The University Guide: Year 2

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As students start making their voyage back to their University-town after a visit back home to spend some quality time with friends and family, as well as some much-needed relaxation, it is the perfect opportunity to embrace that New Year motivation for the upcoming semester. After the amazing response from my Year 1 guide, I decided to extend the series for Year 2 and Year 3!

Everyone recognises how much the second year of your studies can impact your final degree classification, the year worth nearly 40% for many institutions if we are being specific! Balance was a very prevalent aspect during Second Year. Students who were choosing to go on an Industrial / Sandwich Year had to ensure they maintained that balance between making arrangements to meet their potential employer for an interview or assessment centre, whilst working on their academic commitments.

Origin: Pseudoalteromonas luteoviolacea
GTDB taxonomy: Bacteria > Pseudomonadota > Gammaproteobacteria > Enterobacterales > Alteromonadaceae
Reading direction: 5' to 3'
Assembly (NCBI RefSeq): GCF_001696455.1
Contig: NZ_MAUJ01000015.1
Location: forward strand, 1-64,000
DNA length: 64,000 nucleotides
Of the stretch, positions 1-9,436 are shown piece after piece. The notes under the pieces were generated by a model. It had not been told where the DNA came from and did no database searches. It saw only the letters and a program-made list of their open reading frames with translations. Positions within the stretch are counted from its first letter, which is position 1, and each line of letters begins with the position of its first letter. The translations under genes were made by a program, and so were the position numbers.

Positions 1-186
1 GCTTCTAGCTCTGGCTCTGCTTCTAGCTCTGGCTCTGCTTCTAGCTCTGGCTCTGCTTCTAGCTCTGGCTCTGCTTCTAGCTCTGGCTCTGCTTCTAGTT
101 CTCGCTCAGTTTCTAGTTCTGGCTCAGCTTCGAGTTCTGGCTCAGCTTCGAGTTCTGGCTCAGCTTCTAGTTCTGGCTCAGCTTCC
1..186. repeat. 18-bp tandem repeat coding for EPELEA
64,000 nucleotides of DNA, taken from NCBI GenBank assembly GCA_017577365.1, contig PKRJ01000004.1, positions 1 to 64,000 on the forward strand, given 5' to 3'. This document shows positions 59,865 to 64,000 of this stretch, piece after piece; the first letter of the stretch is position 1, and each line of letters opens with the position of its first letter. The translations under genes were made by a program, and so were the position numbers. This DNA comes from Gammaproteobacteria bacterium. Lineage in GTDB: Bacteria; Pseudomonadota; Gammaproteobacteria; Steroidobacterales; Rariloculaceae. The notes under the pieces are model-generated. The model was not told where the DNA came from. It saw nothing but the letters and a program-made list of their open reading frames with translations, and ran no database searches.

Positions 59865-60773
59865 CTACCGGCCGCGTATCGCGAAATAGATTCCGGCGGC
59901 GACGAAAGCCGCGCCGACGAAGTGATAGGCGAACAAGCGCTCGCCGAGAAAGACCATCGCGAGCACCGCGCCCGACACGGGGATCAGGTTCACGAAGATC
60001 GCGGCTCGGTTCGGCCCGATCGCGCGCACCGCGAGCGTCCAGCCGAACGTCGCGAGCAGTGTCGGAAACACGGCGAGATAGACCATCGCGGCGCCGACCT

The following guidance notes are what I picked up through many cases of trial and error from the first half of my degree and funnelled it down to what worked best, so I hope my two cents can help!

I’ll aim to keep it broad to help a wider range of students. I’ll also cover tips on how to study for the second year of a Computer Science-based degree whilst seeking employability.

By the time I had finished my Second Year at University, I had:

  • Achieved a 2:1 for that academic year.
  • Secured an Industrial Placement with a FTSE 100 company.
  • Successfully completed role as Vice-President of the society I had co-founded the previous academic year. (Highlights of my position: securing over 170 members and attaining the lineup of speakers for the first conference.)